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This article studies the central role of the small-time political figures in Mexico City who build local and national political bridges within and reaching out from the neighborhood. The author posits the concept of go-betweens in everyday life: residents of the neighborhood who, through their position within local social networks, specific availability, and discreet expertise (in activism), supports neighbors in their involvement with politics and the administration through an unseen and deliberately invisible work. By switching focus from protest action to the routine of everyday life, we can see the expertise that stays mostly invisible to activist groups. But, according to the analytical toolkit of a sociologist, this can be described as: simply being present, and more importantly remaining present during periods of protest; being constantly available and accessible to neighbors; being able to manage the waiting period during social movements and the relationship with the administration. Consequently, waiting is a fundamental activist skill, just like public speaking or knowing how to use more technical expertise.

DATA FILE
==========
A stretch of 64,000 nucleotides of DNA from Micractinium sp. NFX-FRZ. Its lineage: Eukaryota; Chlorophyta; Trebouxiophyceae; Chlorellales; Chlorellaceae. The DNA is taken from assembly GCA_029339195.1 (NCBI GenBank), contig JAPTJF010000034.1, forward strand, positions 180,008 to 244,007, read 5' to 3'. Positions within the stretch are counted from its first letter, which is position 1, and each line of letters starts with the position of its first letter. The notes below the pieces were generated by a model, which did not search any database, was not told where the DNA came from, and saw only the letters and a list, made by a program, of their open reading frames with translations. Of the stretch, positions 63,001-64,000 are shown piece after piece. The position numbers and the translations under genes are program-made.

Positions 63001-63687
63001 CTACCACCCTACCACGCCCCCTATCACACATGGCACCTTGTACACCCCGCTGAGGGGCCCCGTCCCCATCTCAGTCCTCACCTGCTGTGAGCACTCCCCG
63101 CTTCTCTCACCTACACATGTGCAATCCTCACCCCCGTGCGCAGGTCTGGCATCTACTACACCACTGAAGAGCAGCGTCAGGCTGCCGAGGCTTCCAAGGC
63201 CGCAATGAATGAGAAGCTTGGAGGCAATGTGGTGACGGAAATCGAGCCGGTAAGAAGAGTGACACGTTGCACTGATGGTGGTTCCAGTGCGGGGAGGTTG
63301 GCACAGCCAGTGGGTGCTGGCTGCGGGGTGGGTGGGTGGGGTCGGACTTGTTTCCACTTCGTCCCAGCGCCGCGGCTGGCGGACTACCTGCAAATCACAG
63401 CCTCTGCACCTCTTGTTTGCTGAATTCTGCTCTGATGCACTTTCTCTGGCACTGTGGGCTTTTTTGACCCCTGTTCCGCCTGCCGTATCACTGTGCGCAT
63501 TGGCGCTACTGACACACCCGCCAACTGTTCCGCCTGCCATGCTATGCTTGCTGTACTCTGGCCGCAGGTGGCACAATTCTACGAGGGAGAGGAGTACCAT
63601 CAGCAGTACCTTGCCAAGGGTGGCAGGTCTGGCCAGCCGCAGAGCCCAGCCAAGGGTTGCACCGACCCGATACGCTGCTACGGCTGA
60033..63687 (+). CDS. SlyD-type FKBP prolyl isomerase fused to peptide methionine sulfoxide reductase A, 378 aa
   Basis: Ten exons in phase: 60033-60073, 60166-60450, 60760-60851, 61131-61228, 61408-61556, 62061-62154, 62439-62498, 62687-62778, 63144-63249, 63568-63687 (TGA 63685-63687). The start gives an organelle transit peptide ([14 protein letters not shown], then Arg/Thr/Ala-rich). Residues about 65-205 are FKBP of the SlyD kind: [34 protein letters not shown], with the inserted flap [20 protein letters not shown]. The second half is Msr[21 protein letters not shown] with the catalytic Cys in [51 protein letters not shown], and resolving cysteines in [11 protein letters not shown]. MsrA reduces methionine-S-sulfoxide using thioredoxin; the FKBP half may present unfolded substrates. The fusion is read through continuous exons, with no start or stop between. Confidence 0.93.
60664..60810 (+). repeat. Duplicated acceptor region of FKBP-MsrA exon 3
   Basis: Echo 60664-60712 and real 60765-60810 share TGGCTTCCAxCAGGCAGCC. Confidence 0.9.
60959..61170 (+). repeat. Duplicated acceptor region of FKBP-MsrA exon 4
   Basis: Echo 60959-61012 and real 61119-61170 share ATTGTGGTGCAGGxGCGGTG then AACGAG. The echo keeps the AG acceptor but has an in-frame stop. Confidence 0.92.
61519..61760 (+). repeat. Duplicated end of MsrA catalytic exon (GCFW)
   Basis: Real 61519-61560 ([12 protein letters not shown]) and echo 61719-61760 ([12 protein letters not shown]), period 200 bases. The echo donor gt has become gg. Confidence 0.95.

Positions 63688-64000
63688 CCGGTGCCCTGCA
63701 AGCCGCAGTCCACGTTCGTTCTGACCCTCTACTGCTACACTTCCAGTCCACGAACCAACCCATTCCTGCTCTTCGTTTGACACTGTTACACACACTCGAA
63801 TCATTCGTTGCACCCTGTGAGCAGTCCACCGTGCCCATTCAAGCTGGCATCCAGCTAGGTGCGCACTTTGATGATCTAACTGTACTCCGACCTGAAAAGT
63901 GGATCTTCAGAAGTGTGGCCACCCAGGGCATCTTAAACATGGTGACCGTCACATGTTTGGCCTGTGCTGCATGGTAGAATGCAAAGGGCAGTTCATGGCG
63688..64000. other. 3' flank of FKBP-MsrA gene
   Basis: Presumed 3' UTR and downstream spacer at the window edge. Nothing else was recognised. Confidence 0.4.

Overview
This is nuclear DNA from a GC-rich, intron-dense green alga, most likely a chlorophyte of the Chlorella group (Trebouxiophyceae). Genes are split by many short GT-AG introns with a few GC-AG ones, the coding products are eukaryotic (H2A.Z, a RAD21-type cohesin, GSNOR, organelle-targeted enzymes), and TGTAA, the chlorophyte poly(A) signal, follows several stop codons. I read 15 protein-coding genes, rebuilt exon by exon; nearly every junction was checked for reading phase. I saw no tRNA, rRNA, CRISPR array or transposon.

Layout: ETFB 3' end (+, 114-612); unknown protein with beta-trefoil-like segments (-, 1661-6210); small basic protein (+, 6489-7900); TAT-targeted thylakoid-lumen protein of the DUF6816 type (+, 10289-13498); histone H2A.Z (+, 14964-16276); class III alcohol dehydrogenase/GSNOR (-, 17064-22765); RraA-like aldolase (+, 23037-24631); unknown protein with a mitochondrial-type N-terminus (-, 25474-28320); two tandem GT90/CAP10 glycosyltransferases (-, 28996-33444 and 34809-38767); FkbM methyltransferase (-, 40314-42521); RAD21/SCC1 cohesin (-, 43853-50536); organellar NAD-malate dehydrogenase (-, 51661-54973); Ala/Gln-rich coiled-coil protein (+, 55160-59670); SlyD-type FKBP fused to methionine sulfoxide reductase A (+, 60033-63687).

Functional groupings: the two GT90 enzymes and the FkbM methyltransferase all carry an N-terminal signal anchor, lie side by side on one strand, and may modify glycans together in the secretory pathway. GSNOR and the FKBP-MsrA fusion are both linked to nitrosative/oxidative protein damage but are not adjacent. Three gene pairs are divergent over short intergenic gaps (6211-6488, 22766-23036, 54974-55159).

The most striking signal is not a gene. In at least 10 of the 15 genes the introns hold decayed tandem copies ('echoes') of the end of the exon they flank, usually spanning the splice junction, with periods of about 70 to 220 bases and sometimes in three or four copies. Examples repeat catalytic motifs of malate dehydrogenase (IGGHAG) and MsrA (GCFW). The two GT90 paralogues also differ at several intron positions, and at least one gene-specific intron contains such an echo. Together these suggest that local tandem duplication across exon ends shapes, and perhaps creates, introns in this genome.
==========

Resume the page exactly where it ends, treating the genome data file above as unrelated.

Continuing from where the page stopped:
• Social movements
  • Mexico City
  • everyday life
  • occupation
  • broker
  • waiting
Hélène Combes
This is the latest publication of the author on cairn.
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